Lungren Opens DC Lobbying Firm, Seeks $20 Million From Fed For First Client; Part of Shifting Influence of 'Movement Conservatism'

June 17, 2014 | If nothing else, former California Congressman and Attorney General Dan Lungren has popped the pin on F. Scott Fitzgera...

June 17, 2014 |

If nothing else, former California Congressman and Attorney General Dan Lungren has popped the pin on F. Scott Fitzgerald's famous quote about there being no second acts in American lives.

Lungren, who has been involved in California Republican politics since the late 70's, might be better compared to a cat with nine lives. Lungren's latest resurrection comes almost two years after being narrowly defeated by Dr. Ami Bera in the California's 7th Congressional district.
Former Congressman Dan Lungren
in a 2012 appearance in Elk Grove. 

According to The Hill, Lungren and Brian Lopina, former chief of staff to former Rep. Ernest Istook (R-Okla.), have formed a Washington DC, lobbying firm dubbed Washington Navigators. Their first client is Fairfax 2015.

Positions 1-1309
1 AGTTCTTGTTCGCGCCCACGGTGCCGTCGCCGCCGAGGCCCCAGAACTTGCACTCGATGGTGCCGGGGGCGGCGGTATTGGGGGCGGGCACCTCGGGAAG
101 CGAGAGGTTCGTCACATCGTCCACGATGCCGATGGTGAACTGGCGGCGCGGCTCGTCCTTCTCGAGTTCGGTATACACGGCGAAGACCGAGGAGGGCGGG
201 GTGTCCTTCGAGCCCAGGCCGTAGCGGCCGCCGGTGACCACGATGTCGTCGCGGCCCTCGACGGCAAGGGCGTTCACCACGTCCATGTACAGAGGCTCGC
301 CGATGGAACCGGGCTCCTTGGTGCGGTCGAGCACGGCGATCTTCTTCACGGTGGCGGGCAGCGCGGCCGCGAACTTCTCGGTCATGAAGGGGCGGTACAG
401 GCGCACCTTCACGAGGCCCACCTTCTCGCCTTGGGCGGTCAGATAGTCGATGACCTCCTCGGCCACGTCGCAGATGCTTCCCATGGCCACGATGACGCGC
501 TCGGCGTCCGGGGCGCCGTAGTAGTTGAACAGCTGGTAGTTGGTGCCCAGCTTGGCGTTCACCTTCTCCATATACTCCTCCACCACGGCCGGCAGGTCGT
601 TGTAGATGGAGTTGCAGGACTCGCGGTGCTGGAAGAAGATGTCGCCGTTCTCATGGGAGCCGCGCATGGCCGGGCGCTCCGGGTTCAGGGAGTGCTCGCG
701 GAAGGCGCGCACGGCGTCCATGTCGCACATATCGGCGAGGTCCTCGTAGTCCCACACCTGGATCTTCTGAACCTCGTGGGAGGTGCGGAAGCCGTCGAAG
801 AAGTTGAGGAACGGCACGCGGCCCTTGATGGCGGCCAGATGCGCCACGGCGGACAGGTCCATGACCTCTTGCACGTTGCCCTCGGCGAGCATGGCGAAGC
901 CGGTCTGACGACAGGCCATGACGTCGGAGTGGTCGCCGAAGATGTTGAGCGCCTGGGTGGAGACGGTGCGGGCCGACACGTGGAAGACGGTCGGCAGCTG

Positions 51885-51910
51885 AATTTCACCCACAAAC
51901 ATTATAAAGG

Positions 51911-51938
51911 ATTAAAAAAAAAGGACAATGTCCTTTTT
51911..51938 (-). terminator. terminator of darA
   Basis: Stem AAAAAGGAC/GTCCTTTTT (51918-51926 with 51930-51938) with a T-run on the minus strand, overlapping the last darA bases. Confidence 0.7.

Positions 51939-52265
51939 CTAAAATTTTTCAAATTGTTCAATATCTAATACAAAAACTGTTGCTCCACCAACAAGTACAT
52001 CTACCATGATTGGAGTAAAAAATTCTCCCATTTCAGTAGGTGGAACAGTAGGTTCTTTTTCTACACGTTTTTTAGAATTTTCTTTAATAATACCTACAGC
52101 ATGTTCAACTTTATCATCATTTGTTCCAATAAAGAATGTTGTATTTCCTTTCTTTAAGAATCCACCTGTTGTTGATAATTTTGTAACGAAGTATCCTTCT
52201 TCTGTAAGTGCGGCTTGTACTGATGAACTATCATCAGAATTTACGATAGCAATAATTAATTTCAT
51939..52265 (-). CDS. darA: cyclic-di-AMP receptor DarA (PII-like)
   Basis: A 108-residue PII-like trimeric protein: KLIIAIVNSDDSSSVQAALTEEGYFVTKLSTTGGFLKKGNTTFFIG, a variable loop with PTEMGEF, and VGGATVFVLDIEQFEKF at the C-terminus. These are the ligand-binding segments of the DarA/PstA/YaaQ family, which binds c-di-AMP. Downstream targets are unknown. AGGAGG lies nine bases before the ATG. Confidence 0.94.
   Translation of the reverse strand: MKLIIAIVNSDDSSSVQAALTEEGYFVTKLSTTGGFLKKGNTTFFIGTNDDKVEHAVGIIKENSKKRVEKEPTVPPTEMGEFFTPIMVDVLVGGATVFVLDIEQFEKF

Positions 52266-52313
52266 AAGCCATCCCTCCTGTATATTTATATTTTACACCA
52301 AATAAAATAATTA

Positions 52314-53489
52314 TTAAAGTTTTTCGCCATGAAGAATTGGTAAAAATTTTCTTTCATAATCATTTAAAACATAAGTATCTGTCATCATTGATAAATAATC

Hosted by the City of Fairfax, Va., the event is seeking $20 million in federal funding to host a 2015 Olympic-style competition for firefighters and police officers called the World Police and Fire Games. As a Congressman, Lungren ironically railed against pork barrel spending and so-called earmarks.

For Lungren, the lobbying gig is his second time working the halls of Congress. Lungren's first go around came following his defeat by Gray Davis in the 1998 California gubernatorial race.

In 2001 Lungren worked for the Washington DC lobbying firm Venable, whose roster of clients included Lockheed Martin, Verizon, Marriott International and various tribal groups.

Lungren's most recent incarnation as a high-paid lobbyist might be part of what New York Times columnist Paul Krugman recently predicted as the decline of movement conservatism in his explanation of Eric Cantor's surprising defeat. If Krugman's description holds true in the next couple election cycles, a lot more Congress members, both Republicans and Democrats, could be forced into careers as lobbyist. 



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